A review of Wayne Szalinski’s self titled EP

Winter in East Lansing definitely extended its welcome into the territory of the next season, and gave a big final push, but the sunlight of spring could not be contained. At the time of this writing, the feeling of warmth and rebirth is flooding the campus of Michigan State.

 

Like most people, I think it is time to get into some new music to bring a fresh start to this new season, and I don’t think a record could be more perfect to listen to while watching the world around us come back to life than Wayne Szalinkzi’s self titled EP. The whole album harkens to the sound of bands like Band of Horses or The Dear Hunter, but with an enthusiastic sense of passion that is often found in groups who are fighting to carve a name for themselves. From start to finish it carries a sense of refinement, polish, and comfort.

The first track, “Thanks for Nothing, Becky Gelke”, starts the journey off in a way that I didn’t expect, but was thoroughly impressed by. A little bit of background; I’m a bit of a metalhead, so I’m used to hearing music in odd time signatures, tunes that play with what the listener expects to hear rhythmically and offer a surprising twist. Because of that, I can’t rave on enough about how cool I think the intro lick to this song is. Its off time feel has a definite different pulse than what the listener expects, but it is incorporated so artfully that it feels natural. The problem with many songs that utilize this technique is that they come across as forced, but the band pulls this off so well that I couldn’t help but smile as I heard the wilting sound of the 7 beat measures.  Lyrically, this song definitely beckons the listener to look inwards and think about the city that many of us call home. The soaring vocals over top of the grooving licks set the tone for an album that does not disappoint.

I’m always a fan of bands who incorporate instrumentation into their music that is exciting and interesting to the listener. Playing with the textures of sounds is one of the coolest ways to bring life to music, and the addition of the trombones in the second song on this EP, “These Are the Layers of Bandages”, work beautifully. This song has a flow to it that can only be described as a journey. Starting with the trombones leading to the somber verse, and finally building up to a group vocal shout of triumph. This song contains a blistering strummed guitar riff that once again brings one word to mind; groove. This group has a way of combining somber vocal melodies with grooves from the rhythm section that makes these tracks a joy to listen to, as they tug at the heartstrings but also provide the headbobbing rhythms that are often difficult to find in this genre.  This song combines warm music with serious lyrical content, which is similar to how the spring weather brings us sunlight and bright days but reminds us that the summer is not here yet, because every step outside is greeted with a chilly breeze.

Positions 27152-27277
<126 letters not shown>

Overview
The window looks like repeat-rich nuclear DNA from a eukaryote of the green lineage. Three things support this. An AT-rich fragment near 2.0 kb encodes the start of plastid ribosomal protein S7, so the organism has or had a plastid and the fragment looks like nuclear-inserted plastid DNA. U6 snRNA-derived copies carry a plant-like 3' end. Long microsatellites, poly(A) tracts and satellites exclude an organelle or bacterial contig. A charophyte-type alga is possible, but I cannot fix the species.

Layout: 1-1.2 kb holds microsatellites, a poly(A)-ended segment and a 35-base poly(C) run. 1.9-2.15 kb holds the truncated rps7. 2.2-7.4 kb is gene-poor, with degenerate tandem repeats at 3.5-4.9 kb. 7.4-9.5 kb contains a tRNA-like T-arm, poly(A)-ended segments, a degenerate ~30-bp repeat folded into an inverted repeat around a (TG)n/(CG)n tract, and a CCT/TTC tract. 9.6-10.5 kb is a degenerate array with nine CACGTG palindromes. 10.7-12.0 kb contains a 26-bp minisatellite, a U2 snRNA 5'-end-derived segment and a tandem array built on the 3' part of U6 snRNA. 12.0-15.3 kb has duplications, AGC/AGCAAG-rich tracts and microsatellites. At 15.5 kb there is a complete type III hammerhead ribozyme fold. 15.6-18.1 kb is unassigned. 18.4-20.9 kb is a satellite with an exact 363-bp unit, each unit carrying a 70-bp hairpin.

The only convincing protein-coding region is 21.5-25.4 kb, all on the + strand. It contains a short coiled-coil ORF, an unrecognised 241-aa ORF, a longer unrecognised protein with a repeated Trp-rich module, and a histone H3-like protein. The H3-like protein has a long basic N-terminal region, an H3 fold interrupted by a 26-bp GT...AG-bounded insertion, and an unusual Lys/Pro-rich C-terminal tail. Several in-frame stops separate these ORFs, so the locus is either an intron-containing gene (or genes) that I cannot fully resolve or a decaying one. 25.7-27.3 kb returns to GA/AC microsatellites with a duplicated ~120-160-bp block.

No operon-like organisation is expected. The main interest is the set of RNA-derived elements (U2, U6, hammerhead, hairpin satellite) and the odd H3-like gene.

The fast-paced beats of the second track lead us into the calmer and more introspective finale to the EP, “Atrophy for Lethargy”. To me, there is a perfect metaphor to describe the transition from the second track to the third one. Just a few weeks ago, I attended the Macklemore concert at our own Breslin Center, and after enjoying the majority of the show, ended up leaving a few minutes before finale of the encore to beat the rush. This third song reminds me of that first breath of fresh air you take when leaving a building packed with people into the brisk winter outside the arena. It’s the mentality of a person that knows that inside people are losing their minds with excitement and enthusiasm, but this individual is content to enjoy the moment of solitude and calmness. I’m sure everyone has experienced this introspective moment when leaving a party at some point in their lives. The singer has a knack for recognizing the direction the instrumental section is headed in and helping to create some amazing phrasing.  The passion of his words can be heard in the last line of the song, “I am a monster, and I made it so”. That is what transcends sound and makes art; when genuine sincerity is combined with music to a beautiful result and this is a great example of that.

For me personally, this record defines the sound of spring. Honest musicianship and melodies that seem as If to provide an aural example of what it is like to watch the leaves turn green after a cold winter. The interesting grooves, smooth guitar tones, and dynamic vocal melodies combine to create a strong record. “Wayne Szalinski” leaves the listener feeling content and calm, with an introspective attitude that goes hand in hand with the season. The birds are starting to chirp in the mornings, the sun doesn’t set till much later in the evening, and spring is well on its way to taking hold in East Lansing. I think this album is the perfect soundtrack for these last few weeks of the semeseter. Wayne Szalinksi will be playing in Muskegon at The Donut Hole on the 20th.

Check out a special performance of “Sweetness“!

Written by Nikhil Rao

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